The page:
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Florence during Holy Week

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Mar 4th, 2015, 12:37 PM
  #1
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Florence during Holy Week

My resolution: no more travel planning until I've finished my trip reports for 2014!

So much has been written about Florence; I'll make this an abbreviated trip report rather than a detailed daily itinerary.

I spent six nights in Florence last April, arriving on Holy Friday. I was worried about the crowds, but they were not an issue for the most part. The area around the Duomo was continuously packed, and some of the lines were horrendous at the A-list sites ... but it was still easy to find quiet side streets only a few minutes walk away.

Hotel: CASA DI ANNUSCA, Oltrarno (halfway to Porta Romana)

This was perhaps a ten-minute slow walk to the Arno, which was perfect for me. Charming host, great breakfast, large and clean rooms, with a small garden out back. It was very much a local neighborhood. It wouldn't be a good choice if you need to be near your room throughout the day, but otherwise it was great. All of us guests congratulated ourselves for being so smart for making such a perfect choice.

UFFIZI PASS - The best 60 euro you can spend in Florence. It offers a private entrance to the Uffizi, though you wait in line for everything else. It's good for a year, and offers unlimited entries. It's liberating to be able to drop in a museum and not be concerned about seeing everything that one visit.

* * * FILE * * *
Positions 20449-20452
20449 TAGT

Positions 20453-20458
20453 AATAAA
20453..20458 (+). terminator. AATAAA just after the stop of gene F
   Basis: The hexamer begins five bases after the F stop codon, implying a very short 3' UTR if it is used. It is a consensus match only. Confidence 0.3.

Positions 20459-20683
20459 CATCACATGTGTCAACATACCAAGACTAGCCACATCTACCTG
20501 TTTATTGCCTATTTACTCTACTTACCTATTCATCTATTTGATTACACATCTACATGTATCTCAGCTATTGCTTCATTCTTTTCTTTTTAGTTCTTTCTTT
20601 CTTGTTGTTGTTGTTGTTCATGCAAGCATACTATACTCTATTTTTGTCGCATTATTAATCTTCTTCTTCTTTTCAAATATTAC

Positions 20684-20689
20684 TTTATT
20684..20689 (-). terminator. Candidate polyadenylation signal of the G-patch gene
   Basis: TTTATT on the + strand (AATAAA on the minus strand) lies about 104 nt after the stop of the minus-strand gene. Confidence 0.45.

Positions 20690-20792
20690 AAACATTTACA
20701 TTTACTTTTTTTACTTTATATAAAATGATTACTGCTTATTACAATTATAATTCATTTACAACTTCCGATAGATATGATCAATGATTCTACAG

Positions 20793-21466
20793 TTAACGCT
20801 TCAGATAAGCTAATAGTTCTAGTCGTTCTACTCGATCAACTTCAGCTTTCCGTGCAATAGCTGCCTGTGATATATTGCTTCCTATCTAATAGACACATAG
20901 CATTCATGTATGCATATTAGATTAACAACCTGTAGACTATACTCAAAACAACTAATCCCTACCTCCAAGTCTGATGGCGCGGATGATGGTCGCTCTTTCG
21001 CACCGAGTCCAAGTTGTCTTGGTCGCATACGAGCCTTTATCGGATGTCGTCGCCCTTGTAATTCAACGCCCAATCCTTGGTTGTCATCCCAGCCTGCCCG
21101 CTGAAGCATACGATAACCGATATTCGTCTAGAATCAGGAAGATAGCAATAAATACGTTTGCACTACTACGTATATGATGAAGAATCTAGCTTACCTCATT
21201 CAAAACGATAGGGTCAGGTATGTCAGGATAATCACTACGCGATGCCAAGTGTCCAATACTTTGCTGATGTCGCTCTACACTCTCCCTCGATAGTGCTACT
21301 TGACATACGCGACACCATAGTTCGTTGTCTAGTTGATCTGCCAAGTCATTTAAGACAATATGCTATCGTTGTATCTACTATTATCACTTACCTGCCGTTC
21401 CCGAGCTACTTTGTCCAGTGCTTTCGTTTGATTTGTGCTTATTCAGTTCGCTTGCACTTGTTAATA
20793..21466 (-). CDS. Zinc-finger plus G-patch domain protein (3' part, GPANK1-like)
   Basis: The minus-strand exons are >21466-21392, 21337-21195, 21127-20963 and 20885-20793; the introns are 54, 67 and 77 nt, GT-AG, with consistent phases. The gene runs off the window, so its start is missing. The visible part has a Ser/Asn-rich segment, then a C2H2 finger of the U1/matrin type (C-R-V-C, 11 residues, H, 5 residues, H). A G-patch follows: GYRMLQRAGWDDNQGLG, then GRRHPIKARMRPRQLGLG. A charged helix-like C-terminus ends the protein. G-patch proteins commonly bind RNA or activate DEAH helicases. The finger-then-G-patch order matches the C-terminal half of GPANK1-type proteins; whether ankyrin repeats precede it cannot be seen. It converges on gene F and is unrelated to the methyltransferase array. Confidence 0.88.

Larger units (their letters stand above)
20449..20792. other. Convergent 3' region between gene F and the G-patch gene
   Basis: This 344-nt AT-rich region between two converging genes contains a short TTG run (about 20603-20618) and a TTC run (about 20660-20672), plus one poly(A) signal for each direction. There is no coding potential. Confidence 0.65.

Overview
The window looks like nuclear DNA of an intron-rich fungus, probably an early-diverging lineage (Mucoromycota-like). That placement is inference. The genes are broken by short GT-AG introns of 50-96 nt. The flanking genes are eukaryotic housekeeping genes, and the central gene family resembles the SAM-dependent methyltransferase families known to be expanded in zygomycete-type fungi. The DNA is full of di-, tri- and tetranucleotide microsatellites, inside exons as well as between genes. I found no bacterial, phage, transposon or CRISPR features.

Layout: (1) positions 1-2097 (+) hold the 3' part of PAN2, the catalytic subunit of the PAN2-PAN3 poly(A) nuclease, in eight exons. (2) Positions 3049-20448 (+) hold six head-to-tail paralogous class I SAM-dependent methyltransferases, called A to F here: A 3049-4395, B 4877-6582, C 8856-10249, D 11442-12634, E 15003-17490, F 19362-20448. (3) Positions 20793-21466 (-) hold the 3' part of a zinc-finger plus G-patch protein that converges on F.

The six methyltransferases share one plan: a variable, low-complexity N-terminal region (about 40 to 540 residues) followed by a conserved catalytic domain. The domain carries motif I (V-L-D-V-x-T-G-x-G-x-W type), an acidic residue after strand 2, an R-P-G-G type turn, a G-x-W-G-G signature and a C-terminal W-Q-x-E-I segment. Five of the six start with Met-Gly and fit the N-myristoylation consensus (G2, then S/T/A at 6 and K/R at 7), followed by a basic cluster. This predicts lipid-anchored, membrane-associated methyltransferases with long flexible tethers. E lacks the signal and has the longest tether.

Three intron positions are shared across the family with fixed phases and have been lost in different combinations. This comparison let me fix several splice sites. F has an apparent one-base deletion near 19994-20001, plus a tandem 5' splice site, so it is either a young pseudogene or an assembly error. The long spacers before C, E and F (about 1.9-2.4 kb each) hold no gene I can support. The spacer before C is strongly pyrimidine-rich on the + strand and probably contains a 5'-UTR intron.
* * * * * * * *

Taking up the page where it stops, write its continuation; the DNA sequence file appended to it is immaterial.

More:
SCOPPIO DEL CARO - The square was insanely packed. It wasn't too bad when the crowd wasn't moving, but it took an hour for the square to clear afterwards, and that was a bit much for me. There was just no way to move in any direction, and I wasn't even near the center. Easter mass afterwards was wonderful ... the singing alone was stellar ... and I'm very much a lapsed Catholic.

MEDICI CHAPELS - From Frommers: "The Cappella dei Principi is an exercise in bad taste, a mountain of cut marbles and semiprecious stones—jasper, alabaster, mother-of-pearl, agate, and the like—slathered onto the walls and ceiling with no regard for composition and still less for chromatic unity. The pouring of ducal funds into this monstrosity began in 1604 and lasted until the rarely conscious Gian Gastone de’ Medici drank himself to death in 1737, without an heir."

I thought it was fabulous.

ACCADEMIA - There were no lines late in the afternoon, and I just walked in. David is magnificent, but it really is the only major piece here. I can't imagine waiting in line during the day if you don't have to.